Hush little baby

By Mathias Maurer, September 2015

Julian wanders bored into the living room. He is in combative form or, let us say, in the mood for a good debate. He notices a book called Healing Education.

“What’s this about then? How does education heal? What rubbish! Education means bugging, grumbling and being let off doing things! That would make you ill, wouldn’t it!”

I look up from the newspaper and check first of all to what extent he is trying to wind me up. “Yes, but there are many children who are ill. Not just physically but also mentally.”

Julian counters: “Do you seriously believe that everyone who’s a bit fidgety is ill?”

“Well, quite a lot of harm can be caused by our lifestyle: the wrong kind of nutrition, too much media, stress, too little exercise, or being sent off to the crèche at three months ... Ever heard of affluent neglect?” I ask.

Julian is just getting into his stride: “Education is supposed to help that? Bollocks! Just three words: freedom for children!”

“If only it were that simple. Childhood today is full of stress – particularly for parents. Actually, they could do with special healing attention. Healing sounds good, doesn’t it,” I try to explain.

Julian scoffs: “You mean kissy, kissy better?”

“Listen,” I answer, “healing is something beautiful, healing means making whole. Don’t you remember ‘Hush little baby’ when you were small – it worked in your case too. And if education heals, isn’t that a good thing...”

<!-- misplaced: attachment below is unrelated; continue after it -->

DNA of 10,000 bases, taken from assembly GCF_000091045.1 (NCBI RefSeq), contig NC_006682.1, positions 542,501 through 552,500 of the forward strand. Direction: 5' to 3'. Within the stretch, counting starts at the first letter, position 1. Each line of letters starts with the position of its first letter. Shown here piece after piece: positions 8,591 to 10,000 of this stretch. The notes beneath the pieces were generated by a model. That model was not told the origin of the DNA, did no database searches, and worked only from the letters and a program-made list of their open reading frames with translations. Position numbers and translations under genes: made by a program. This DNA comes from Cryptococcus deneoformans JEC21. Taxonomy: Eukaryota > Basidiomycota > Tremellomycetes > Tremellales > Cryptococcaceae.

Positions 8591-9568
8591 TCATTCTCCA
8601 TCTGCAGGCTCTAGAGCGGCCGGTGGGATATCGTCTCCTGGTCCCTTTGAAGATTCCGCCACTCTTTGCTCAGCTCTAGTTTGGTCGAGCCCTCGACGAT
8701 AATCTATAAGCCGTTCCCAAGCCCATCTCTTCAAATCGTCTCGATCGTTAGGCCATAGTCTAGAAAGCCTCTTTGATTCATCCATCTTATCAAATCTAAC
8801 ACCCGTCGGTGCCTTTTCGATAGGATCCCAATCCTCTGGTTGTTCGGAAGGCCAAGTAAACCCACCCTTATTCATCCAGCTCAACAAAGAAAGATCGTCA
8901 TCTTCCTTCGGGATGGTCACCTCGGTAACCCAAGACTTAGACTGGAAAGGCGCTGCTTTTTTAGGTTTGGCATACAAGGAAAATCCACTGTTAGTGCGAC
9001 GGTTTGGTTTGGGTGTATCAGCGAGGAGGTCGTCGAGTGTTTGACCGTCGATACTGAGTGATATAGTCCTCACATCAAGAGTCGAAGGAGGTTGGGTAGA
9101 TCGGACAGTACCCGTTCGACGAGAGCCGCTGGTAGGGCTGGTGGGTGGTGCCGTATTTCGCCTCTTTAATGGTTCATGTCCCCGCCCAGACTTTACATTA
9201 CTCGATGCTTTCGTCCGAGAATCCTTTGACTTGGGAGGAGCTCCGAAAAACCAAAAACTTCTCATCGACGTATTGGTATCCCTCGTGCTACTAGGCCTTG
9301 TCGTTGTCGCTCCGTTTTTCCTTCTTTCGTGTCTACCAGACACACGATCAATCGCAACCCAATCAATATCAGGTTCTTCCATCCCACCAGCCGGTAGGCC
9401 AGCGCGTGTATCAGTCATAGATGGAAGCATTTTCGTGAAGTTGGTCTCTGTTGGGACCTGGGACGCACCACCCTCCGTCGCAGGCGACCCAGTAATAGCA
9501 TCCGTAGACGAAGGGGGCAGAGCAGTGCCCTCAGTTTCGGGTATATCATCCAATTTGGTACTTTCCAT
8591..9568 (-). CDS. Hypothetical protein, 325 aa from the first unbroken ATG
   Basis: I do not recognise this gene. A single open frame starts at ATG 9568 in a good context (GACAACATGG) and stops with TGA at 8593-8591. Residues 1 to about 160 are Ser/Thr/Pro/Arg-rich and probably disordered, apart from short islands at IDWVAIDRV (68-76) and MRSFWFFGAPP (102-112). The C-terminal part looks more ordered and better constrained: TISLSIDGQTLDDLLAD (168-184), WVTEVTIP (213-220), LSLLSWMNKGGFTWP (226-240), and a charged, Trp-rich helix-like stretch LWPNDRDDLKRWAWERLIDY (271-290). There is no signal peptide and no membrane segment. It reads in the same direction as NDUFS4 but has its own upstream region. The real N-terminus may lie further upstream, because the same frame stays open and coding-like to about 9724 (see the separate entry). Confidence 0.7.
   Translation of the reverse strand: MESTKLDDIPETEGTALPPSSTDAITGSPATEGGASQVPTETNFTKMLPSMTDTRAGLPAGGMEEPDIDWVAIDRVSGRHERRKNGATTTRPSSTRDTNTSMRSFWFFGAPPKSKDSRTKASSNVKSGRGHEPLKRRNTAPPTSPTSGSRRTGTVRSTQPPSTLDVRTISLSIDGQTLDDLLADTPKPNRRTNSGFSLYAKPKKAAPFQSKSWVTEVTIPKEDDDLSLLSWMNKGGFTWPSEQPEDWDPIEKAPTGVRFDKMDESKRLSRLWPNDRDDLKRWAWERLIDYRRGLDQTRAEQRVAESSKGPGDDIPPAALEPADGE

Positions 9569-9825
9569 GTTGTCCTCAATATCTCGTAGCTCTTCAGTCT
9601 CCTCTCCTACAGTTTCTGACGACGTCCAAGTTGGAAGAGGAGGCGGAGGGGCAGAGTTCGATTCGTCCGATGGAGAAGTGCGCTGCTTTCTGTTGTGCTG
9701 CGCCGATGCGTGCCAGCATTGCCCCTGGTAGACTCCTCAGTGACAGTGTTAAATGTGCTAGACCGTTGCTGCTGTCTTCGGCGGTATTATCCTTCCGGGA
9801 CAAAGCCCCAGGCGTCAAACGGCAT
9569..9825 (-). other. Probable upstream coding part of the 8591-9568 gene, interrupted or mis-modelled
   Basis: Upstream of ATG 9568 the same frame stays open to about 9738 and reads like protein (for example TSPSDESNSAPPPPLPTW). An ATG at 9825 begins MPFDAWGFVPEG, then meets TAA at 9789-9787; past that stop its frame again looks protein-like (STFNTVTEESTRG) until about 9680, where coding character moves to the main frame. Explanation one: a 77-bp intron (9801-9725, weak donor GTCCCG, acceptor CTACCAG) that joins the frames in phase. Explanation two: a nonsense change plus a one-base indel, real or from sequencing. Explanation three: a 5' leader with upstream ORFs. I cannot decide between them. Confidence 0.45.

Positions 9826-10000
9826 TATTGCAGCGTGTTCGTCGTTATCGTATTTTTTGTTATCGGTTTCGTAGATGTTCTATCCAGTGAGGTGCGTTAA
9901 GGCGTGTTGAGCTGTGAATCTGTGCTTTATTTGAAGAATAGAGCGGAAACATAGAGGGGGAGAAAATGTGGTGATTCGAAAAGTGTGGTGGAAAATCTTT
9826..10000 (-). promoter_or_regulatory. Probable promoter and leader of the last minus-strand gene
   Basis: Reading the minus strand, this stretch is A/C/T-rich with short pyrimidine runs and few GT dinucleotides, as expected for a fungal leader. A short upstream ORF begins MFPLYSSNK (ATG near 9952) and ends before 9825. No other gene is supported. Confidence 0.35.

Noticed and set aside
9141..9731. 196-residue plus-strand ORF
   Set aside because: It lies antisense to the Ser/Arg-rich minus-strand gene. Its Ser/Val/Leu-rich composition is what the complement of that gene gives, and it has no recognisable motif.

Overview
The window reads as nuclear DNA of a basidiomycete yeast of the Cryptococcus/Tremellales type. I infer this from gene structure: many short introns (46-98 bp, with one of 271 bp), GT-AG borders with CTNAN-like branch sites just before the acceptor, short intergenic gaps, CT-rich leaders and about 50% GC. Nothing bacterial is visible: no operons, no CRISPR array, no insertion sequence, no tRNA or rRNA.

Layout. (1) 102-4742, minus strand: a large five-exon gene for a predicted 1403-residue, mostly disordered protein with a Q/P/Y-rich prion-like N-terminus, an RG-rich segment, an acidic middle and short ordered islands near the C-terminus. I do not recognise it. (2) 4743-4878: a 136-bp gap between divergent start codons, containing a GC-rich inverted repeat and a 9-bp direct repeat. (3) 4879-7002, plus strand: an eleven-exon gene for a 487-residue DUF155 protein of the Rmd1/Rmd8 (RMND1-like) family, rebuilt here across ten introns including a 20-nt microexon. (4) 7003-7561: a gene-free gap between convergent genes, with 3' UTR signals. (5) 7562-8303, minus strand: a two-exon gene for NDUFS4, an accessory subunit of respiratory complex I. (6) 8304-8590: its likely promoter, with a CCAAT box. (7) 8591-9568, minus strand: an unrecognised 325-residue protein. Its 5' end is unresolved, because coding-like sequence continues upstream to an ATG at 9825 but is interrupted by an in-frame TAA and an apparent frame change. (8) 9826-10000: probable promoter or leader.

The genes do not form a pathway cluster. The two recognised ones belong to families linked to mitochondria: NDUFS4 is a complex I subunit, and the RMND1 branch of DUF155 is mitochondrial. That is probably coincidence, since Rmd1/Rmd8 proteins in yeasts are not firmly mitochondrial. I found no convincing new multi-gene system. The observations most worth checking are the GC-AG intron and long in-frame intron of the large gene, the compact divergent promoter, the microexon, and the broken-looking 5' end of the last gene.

“Oh how sweet, how romantic,” Julian interrupts me, “typical Waldorf! Apart from way out cases: a bit of heat, bit of a harder edge wouldn’t do the odd Waldorf dud any harm.”

I try to stay calm: “If you were in bed with a temperature and I said to you: ‘Out of bed now, slacker, go for a run, do your homework,’ that wouldn’t be quite appropriate, would it? A leg compress would probably be better and there is also the equivalent in education.”

“A leg compress from my teacher? Spare me!”

I do not give up: “Well, I mean if you get support so that you can concentrate better or ...”

“Eurythmy therapy, creative speech and Hauschka – here they come,” Julian howls.

“But,” I insist, “didn’t you have a few sessions with the support teacher because of your scrambled letters in class 3? It did help.”

 “Okay, okay, so no one can escape your desire to heal. It might even be a good thing to have a few idiosyncrasies and things wrong,” Julius looks at me triumphantly.

When I do not react immediately he follows up: “Hush little baby...”


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